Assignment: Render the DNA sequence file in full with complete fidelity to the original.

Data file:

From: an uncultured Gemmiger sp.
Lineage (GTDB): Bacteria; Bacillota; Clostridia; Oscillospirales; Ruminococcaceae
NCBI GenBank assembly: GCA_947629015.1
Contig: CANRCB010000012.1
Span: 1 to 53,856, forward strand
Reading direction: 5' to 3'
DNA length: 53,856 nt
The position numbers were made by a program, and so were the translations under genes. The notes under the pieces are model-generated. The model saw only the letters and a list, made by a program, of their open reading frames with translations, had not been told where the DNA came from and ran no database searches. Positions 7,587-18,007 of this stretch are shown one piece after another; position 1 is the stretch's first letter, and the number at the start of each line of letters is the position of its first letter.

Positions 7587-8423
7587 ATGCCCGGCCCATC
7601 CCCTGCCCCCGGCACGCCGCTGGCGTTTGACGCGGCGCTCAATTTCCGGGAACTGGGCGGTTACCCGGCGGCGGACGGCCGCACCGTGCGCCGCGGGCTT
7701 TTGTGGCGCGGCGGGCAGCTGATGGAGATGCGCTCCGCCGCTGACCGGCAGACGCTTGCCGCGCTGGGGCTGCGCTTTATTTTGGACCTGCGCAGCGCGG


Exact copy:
From: an uncultured Gemmiger sp.
Lineage (GTDB): Bacteria; Bacillota; Clostridia; Oscillospirales; Ruminococcaceae
NCBI GenBank assembly: GCA_947629015.1
Contig: CANRCB010000012.1
Span: 1 to 53,856, forward strand
Reading direction: 5' to 3'
DNA length: 53,856 nt
The position numbers were made by a program, and so were the translations under genes. The notes under the pieces are model-generated. The model saw only the letters and a list, made by a program, of their open reading frames with translations, had not been told where the DNA came from and ran no database searches. Positions 7,587-18,007 of this stretch are shown one piece after another; position 1 is the stretch's first letter, and the number at the start of each line of letters is the position of its first letter.

Positions 7587-8423
7587 ATGCCCGGCCCATC
7601 CCCTGCCCCCGGCACGCCGCTGGCGTTTGACGCGGCGCTCAATTTCCGGGAACTGGGCGGTTACCCGGCGGCGGACGGCCGCACCGTGCGCCGCGGGCTT
7701 TTGTGGCGCGGCGGGCAGCTGATGGAGATGCGCTCCGCCGCTGACCGGCAGACGCTTGCCGCGCTGGGGCTGCGCTTTATTTTGGACCTGCGCAGCGCGG